Saturday, 18 February 2012

If I Were A Blackbird - the start of a journey

I was standing in the middle of the floor at a singaround  during the  Holmfirth Folk Festival  back in the mid 90s - Tom and I had just met a bunch of lovely Yorkshire singers and I was blown away by the concept of the singaround which was something that I'd never encountered before.  I sang "If I Were A Blackbird" and afterwards Maggie Boyle told me that it was a Delia Murphy song.  I'd only vaguely heard of Delia before that, but I'm fascinated by the story of songs so I started researching her and storing away the bits of useless information that I found.

Fast forward a few years to the Tron Folk Club in Edinburgh and I met Alex Burns - sadly Alex is no longer with us - but that chance encounter changed my life in ways that I couldn't see at the time.  I sang "The Connemara Shore" and asked the audience if any of them had ever come across it before.  Alex thought he had it in his collection of gramophone records and several months later a cassette recording of a selection of his gramophone collection landed on my doormat.  And there, was my proper introduction to Delia and her songs.   

All of a sudden my lonely "If I Were A Blackbird" - or is it If I Was A Blackbird"? had a home and I could remember all the dozens of songs that my mother sang that inevitably were way too uncool for a teenager so I'd filed them in the "not worth considering if you want to be Linda Ronstadt" category...!!

The song became the first one I recorded when I decided to do an album of songs from my childhood in 2004 - it was also the first one that Delia recorded in her very first recording session in 1936.  She was the wife of the Irish minister in London and in diplomatic circles she was mixing with the arts and cultural leaders as well as politicians and diplomats.  John McCormack was a friend of hers as was Margaret Burke Sheridan and when the denizens of the recording industry starting looking outwards from London to find suitable projects to record someone suggested Delia - she was the life and soul of the embassy parties, playing piano and leading singsongs with her vast repertoire of Mayo songs.  So she went in for her very first session in 1936 and recorded 6 songs and became the first Irish person, male or female, to be recorded singing in her own accent, a fact that makes her recordings the beginnings of Irish folk music as we know it from these islands and an early native addition to the work being recorded in America by the McNulty Family and Flanagan Brothers among others.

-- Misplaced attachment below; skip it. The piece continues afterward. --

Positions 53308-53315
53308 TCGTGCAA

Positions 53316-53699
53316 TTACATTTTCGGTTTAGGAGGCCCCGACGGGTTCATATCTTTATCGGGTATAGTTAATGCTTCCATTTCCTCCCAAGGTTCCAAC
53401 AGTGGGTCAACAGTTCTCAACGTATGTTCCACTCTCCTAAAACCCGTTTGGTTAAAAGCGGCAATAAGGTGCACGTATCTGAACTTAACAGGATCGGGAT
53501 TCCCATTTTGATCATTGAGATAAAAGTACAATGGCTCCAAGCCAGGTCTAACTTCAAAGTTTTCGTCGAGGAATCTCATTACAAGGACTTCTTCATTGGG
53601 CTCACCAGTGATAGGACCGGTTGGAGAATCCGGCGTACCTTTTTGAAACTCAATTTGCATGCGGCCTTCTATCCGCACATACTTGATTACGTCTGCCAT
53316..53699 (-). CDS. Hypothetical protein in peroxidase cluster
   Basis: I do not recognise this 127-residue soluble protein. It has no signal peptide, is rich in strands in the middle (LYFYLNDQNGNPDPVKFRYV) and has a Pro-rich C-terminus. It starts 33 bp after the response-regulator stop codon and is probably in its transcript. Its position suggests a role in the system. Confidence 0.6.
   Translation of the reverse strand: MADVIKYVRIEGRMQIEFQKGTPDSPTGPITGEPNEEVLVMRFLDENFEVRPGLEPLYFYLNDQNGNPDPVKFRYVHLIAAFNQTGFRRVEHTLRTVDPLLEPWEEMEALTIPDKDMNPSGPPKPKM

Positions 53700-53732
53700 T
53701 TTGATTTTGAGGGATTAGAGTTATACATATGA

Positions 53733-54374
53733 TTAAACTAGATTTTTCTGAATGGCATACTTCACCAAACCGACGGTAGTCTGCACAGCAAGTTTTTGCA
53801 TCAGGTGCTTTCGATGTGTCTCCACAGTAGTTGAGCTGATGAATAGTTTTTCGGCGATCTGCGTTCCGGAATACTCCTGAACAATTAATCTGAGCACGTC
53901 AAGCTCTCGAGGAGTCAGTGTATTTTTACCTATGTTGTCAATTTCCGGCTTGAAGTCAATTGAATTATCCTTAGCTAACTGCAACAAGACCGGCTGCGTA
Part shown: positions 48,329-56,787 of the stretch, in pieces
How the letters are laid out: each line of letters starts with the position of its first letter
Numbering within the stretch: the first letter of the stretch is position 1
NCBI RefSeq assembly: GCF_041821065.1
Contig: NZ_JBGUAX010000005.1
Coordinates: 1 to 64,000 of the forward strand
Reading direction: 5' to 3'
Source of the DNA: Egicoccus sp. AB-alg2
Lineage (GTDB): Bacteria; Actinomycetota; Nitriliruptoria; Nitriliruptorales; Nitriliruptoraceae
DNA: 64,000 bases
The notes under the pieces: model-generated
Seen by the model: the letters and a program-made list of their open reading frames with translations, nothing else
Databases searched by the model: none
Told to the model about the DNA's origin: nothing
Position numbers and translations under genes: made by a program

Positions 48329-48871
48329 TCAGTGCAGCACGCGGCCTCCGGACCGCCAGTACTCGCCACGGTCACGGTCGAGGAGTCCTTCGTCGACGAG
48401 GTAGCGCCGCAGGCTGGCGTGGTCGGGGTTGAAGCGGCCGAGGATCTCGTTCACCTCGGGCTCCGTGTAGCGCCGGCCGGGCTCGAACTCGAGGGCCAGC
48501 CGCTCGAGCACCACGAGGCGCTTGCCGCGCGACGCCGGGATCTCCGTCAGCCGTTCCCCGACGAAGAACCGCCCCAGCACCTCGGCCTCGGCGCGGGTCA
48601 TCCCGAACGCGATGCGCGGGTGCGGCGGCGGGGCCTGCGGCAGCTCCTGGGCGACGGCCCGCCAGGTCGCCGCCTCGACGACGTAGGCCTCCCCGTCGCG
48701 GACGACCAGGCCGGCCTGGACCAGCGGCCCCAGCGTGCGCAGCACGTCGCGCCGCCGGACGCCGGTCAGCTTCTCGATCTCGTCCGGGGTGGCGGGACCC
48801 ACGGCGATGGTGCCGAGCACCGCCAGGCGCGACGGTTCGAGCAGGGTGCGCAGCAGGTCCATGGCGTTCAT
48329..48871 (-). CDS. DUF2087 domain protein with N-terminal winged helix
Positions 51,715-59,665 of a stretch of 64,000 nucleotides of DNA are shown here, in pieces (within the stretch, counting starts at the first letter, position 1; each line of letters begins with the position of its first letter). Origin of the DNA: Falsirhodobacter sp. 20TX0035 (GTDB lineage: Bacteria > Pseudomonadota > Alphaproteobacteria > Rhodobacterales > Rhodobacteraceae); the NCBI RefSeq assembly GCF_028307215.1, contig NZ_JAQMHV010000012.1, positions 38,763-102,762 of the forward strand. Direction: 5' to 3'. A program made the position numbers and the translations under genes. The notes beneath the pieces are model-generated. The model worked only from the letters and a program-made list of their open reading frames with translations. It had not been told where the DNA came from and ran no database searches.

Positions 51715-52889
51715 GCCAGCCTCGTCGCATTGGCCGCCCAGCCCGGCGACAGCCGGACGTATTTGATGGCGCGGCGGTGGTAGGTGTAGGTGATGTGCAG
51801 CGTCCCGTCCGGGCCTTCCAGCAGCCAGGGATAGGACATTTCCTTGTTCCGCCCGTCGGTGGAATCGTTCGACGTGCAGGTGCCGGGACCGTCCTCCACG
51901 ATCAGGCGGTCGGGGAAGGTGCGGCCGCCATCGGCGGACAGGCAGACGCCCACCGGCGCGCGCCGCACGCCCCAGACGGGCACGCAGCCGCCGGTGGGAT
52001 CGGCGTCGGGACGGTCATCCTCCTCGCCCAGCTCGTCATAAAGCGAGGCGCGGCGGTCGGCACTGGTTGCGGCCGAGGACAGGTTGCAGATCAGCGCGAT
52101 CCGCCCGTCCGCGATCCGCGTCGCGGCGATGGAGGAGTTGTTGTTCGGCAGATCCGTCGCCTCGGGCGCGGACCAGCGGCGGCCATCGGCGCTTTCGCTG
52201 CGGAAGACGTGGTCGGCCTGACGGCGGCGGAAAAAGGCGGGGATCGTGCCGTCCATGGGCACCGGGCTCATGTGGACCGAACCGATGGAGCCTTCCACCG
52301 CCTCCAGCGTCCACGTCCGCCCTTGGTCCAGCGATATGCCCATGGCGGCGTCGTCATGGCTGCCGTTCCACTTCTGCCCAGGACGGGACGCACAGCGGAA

In our house we sang If I Was A Blackbird - probably our colloquialisation of the correct grammar - nowadays I find it difficult to be proper and sing "were" .. but here are the words as I sing them.  I also sing the chorus after each verse.   I've read somewhere that the song dates back to the 1700s and there are various theories as to who the Blackbird is or was - some say it was Bonny Prince Charlie as he was sometimes referred to in this way.  However most often it is considered a Dublin street song and started appearing in books from the 1920s onward.  There are interesting discussions about it at Mudcat

If I Were A Blackbird (traditional)
recorded by me on the Songbirds CD  (Glenshee Music GSR001) - available from CD Baby or my shop at www.filcampbell.com

If I was a blackbird, I’d whistle and sing
And I’d follow the ship that my true love sailed in
And on the top rigging I’d there build my nest
And I’d pillow my head on his lily white breast

I am a young maiden and my story is sad
For once I was courted by a brave sailor lad
He courted me truly by night and by day
But now he has left me and gone far away

He promised to take me to Donnybrook Fair
To buy me red ribbon to tie up my hair
And when he returns I will greet him with joy
And I’ll take to my bosom my dear sailor boy

His parents they chide and will not agree
That I and my sailor boy married should be
But when he returns from the ocean so wide
He’ll take me and make me his own loving bride

If I was a blackbird, I’d whistle and sing
And I’d follow the ship that my true love sailed in
And on the top rigging I’d there build my nest
And I’d pillow my head on his lily white breast

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